After spending a month or so in the North Island and the South Island of New Zealand, New South Wales in Australia was the next busking destination. Sydney was the first stop, after a direct flight from Christchurch airport.
After the first initial walk to see the sights of Sydney, such as Sydney Opera House and the Harbour Bridge, we went to check out what the busking might be like here. The first day, we busked in Pitt Street Mall, the main pedestrian shopping area. We were surprised that the spot was free. In Sydney, you need a permit to busk and we didn’t know this. We played for an hour and a half before we were stopped. As it happens, in Pitt Street Mall, busking is only allowed between certain times. That explained why no other buskers were there when we were!
The busking permit can be bought at the council offices. The permit that we got, allowed us to play for around a month in Sydney. It came in the form of a plastic card, with a photo of each of us (looking hilarious) stamped on top. The busking system here, splits the city into roughly 11 different zones. Some are good. Others are not, and obviously there is high competition for the best spots.
Our experience with busking in Sydney was varied. The best busk we did was hands down the first day we played. The people of Sydney seemed to always be in a rush to get somewhere. That meant that most of them definitely did not seem to have time to listen to two street performers, trying to play music on the side of a very busy road. Whether it was because we didn’t pick the best spots, I’m not sure, but we left Sydney earlier than we had planned.
Finding a Van In New South Wales
After our experiences in New Zealand, travelling by camper van we decided this was the way forward for us. This meant we began to look into the world of buying and selling camper vans. This is a pretty popular thing to do in Australia to travel by van for a few months. Then you sell the van on to somebody else at the end of your trip. Quite a lot of the vans rack up 100s of thousands of kilometers and you have to search though the lists to try and find one that you like.
After a lot of searching around we finally settled on Mitsubishi Express camper van, with 11 previous owners and 250,000 km on the clock. We picked up the van on Bondi Beach and drove it back through the middle of Sydney, which was terrifying!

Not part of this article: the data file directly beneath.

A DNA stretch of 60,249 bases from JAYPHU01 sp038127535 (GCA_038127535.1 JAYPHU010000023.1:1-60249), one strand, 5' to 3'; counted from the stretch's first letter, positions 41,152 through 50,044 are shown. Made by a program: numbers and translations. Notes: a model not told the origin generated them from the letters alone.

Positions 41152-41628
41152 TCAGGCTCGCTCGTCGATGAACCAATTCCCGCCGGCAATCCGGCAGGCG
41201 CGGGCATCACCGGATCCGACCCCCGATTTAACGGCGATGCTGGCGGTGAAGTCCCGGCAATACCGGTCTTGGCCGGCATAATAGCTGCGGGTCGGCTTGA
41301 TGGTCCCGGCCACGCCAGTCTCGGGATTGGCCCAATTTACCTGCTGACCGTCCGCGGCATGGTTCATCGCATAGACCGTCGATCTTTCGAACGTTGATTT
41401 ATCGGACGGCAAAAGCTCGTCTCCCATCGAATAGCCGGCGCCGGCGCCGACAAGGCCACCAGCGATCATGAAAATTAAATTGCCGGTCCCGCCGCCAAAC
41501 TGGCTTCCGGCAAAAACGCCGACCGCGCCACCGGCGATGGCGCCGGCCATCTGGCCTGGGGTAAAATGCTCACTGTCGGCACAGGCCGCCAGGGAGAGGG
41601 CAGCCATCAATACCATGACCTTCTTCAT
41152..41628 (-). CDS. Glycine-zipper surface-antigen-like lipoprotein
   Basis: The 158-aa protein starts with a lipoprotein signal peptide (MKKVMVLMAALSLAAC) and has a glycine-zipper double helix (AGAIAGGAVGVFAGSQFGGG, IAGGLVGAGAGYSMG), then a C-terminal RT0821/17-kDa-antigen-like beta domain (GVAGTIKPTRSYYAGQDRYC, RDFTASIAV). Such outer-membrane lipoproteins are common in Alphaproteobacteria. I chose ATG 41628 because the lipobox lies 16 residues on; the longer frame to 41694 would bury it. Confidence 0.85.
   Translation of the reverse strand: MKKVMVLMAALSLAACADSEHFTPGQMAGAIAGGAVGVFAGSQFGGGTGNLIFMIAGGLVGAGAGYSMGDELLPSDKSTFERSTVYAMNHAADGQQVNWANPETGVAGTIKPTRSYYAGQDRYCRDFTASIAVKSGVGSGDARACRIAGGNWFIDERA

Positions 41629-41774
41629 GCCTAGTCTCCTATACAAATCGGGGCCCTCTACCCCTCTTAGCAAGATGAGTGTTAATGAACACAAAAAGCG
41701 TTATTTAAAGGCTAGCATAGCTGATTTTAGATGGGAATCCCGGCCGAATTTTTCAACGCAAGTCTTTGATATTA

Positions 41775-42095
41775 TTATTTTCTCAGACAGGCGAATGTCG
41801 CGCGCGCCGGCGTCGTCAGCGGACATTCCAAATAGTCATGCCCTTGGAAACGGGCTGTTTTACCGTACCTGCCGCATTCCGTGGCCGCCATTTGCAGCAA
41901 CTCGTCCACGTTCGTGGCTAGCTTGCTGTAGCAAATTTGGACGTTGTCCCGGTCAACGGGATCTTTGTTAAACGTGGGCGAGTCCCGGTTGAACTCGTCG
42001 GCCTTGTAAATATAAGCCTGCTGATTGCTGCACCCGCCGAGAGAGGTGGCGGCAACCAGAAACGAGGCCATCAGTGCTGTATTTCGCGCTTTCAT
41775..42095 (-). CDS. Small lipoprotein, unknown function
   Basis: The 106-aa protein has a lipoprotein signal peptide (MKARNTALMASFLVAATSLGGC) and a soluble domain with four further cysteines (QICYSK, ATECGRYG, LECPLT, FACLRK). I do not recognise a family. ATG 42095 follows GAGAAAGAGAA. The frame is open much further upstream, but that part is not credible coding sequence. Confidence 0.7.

After a week or so of Sydney life we decided to escape a bit and drove our new van up to the Blue Mountains for a night or two. The back of the van had been crammed with stuff that had accumulated over the many different people that had owned the van. The best finds included a snorkel and fins, a solar panel and food coolers.
Life on the Road
The first thing we did with the van, was some wild camping in the forests around the Blue Mountains. For our first few days of driving in the van we decided to stick to country roads with no traffic. This plan worked brilliantly until we came across our first car ferry. After being towed across the river on a raft by some rope we were on our way again.
We discovered a lot of the beaches had showers on them, which was a brilliant find. We also found the free electric BBQs that were at most parks or picnic spots. These are such a good idea!
We made the most of free camp spots all the way up the coast. At Newcastle there were a swarm a pelicans that we camped beside. We woke up to them eagerly waiting to be fed from the fish catch in the morning. The town of Newcastle looked quite large, so we attempted a small busk. We became the centre of attention of attention when a group of photography students came by. Without them attracting other people I don’t think we would have made much.
We carried on up the East Coast, but the towns were quite small and not very busker friendly. Eventually we ended up at Byron Bay, to see what all the fuss was about. There was a nice, laid back vibe there and we were told if you spent more than a few days there you wouldn’t want to leave. We only spent an afternoon, so we didn’t quite get what they meant. The busking was terrible, but the beach was nice. It definitely felt like a good place to go to if you wanted to relax for a week. Or a month.
One of our favourite campsites was just above Byron Bay, where we were seconds from a sandy beach and had tea on the dunes. We were interrupted near the end though, by a six foot snake that had crawled out of the bushes, but we escaped unharmed!
After New South Wales the natural route for us to take was further up into Queensland. Our first destination was Brisbane and the Gold Coast.